My FORBES article on Baltimore Ravens safety Matt Elam being the only top prospect to enter the 2013 NFL Draft without an agent seems to have been a hot read, with over 23,000 views. Not only did it turn out that Elam was the only drafted player to not have an NFLPA certified Contract Advisor at the time that he was drafted, he also did what many thought was unthinkable — he negotiated his contract with the Ravens without the assistance of a Contract Advisor as well.
What many viewed to be a bold move by Elam may become a more general trend in the future. Sure, Matt Elam is a rarity. He has a brother who has played many years in the NFL and was able to provide the financial support that many NFL hopefuls find from established agents. But more and more, the role of agents with regards to the negotiation of rookie contracts and the value of their offered pre-Draft services are being questioned. This is especially true in a system where rookie deals are largely slotted.
Pat Kirwan of CBSSports.com says that you should not be surprised if 6-8 first round athletes are self-represented in the 2014 NFL Draft. While I do believe that Elam’s experience may influence others to follow his business model in the future, I do not think that so many athletes will follow in Elam’s footsteps at such a rapid pace. However, do not be shocked if more than 1 drafted player in 2014 decides to enter the NFL Draft without a certified Contract Advisor, and instead uses the assistance of an attorney or other qualified individual “behind the scenes.”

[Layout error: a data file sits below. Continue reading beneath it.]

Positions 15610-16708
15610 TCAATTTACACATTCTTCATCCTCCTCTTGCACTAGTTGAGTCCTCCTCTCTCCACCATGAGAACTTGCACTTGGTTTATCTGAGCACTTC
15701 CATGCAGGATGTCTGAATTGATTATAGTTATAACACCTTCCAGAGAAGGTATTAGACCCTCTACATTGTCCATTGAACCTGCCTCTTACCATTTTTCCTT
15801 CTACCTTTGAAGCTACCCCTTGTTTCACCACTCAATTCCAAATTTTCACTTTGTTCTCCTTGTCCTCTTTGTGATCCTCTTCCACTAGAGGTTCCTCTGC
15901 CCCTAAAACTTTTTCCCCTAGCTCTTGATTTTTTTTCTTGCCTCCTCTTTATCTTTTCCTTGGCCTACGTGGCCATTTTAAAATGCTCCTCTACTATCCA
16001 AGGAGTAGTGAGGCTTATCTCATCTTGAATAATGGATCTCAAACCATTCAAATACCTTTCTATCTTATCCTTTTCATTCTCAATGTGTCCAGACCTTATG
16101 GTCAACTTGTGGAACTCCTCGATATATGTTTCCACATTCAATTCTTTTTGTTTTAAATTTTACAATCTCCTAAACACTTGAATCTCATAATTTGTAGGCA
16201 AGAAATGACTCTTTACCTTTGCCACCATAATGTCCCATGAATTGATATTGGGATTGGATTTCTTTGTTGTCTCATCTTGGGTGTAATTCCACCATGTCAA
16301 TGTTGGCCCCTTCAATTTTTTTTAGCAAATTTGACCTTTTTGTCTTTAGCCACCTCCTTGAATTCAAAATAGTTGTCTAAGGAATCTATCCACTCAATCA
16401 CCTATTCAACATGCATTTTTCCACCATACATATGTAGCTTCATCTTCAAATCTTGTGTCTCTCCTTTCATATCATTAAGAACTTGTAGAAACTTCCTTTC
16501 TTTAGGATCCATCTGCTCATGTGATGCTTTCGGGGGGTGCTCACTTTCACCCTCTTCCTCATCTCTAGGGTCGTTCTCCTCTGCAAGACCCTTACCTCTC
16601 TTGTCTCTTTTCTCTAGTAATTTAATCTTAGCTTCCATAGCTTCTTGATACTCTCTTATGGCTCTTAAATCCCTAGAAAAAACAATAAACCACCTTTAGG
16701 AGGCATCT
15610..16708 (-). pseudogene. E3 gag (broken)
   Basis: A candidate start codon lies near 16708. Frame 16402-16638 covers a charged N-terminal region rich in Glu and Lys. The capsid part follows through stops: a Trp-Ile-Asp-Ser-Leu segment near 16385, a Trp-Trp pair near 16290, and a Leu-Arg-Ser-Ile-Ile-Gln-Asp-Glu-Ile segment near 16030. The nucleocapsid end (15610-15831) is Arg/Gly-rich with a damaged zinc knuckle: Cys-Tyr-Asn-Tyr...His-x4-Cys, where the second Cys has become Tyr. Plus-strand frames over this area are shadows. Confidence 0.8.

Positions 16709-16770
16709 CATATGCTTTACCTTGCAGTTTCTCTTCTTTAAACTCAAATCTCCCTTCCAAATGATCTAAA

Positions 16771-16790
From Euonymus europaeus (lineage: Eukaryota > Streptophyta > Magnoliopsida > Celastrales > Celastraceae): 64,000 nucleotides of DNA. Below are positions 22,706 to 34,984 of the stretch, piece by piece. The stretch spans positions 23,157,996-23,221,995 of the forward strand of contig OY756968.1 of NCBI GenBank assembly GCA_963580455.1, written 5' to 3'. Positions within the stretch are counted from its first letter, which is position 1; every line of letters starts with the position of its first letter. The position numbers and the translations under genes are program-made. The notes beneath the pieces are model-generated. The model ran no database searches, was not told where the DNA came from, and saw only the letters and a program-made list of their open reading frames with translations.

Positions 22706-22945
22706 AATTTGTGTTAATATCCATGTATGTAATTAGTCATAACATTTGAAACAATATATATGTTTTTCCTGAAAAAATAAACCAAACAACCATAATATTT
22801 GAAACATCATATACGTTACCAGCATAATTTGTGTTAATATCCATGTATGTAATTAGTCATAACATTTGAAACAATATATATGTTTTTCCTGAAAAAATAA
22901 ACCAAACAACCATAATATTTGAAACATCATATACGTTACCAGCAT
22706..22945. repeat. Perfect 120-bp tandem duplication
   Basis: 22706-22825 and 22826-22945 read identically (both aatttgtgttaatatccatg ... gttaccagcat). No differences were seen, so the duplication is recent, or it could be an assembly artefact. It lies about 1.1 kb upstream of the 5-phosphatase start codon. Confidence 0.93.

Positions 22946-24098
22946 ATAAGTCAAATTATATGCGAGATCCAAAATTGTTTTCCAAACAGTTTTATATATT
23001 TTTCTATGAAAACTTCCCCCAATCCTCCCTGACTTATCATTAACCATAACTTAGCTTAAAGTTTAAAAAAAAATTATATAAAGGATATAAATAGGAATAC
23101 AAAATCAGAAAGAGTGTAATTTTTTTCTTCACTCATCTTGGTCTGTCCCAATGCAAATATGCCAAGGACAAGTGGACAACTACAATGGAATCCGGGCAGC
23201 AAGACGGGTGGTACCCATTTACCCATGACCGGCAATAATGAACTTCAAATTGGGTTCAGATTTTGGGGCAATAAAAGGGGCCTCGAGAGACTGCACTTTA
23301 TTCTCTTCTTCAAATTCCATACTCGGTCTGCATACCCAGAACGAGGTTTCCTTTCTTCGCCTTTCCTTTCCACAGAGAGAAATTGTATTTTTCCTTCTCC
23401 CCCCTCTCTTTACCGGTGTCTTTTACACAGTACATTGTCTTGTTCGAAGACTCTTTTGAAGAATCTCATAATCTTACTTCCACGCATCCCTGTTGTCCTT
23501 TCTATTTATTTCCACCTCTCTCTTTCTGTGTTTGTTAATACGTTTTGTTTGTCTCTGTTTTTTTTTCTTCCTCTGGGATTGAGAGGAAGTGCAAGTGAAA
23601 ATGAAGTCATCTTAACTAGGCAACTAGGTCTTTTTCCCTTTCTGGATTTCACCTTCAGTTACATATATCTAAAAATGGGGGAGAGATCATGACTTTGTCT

That said, an NFL player’s first contract is very different than his second deal (if he stays in the league to earn such a contract). Thus, while the “Elam Plan” may become a growing trend among rookies, do not expect the same to be the case for players once they begin to think about the millions they can earn through the life of their second contracts.